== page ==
Each of Kyrgyzstan’s 6 million citizens should own some gold, 100
grams, or 3.5 ounces, of the precious metal at a minimum.
At least that’s the goal of Tolkunbek Abdygulov, the chairman of
the National Bank of the Kyrgyz Republic, the central bank for the
post-Soviet nation geographically positioned between China and
Kazakhstan. Abdygulov is advocating a shift in savings from cattle to
gold, the latter representing the nation’s biggest export.
Bloomberg reports that since Abdygulov assumed
oversight of the central bank in 2014, Kyrgyzstan has raised the share
of gold in the nation’s own reserves. Kyrgyz policy makers lifted the
2.6-ton cap on reserves in 2012, allowing purchases to add to the
stockpile by 70 percent, surging to 4.5 tons by the end of the third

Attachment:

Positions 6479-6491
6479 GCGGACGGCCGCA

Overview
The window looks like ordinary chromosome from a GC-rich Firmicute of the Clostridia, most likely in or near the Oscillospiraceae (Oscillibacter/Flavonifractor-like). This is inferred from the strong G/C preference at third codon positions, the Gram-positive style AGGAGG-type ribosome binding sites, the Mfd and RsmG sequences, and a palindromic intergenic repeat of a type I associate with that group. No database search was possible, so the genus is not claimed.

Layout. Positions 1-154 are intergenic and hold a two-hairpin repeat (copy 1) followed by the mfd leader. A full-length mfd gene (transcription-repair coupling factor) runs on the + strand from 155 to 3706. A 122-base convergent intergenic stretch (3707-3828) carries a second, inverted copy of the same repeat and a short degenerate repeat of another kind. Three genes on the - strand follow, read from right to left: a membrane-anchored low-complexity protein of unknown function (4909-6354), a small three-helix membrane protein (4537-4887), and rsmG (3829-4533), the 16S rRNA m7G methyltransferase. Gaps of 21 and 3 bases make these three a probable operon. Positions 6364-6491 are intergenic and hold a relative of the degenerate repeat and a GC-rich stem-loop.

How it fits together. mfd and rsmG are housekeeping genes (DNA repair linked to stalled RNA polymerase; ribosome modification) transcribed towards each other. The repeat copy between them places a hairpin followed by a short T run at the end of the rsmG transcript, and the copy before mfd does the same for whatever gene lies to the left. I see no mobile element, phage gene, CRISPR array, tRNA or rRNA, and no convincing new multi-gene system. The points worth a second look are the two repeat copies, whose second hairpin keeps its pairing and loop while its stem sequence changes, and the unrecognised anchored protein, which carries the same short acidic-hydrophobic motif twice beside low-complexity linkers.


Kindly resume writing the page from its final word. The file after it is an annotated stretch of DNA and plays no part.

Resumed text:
quarter of 2016.
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In comparison, the United States, which leads the world in gold
reserves, holds 8,133.46 tons, according to the latest figures
compiled by the World
Over the past two years as the Kyrgyzstan central bank has offered
gold bars for sale directly to the public, 140 kilograms, or 308
pounds, of gold have been sold, Bloomberg reports.
According to Bloomberg, Kyrgyzstan mines approximately 20 tons of
gold annually. The National Bank of the Kyrgyz Republic uses the
national currency, the som, to purchase locally mined gold, which can
then be sold abroad if needed.
For more information, visit the Bloomberg report here.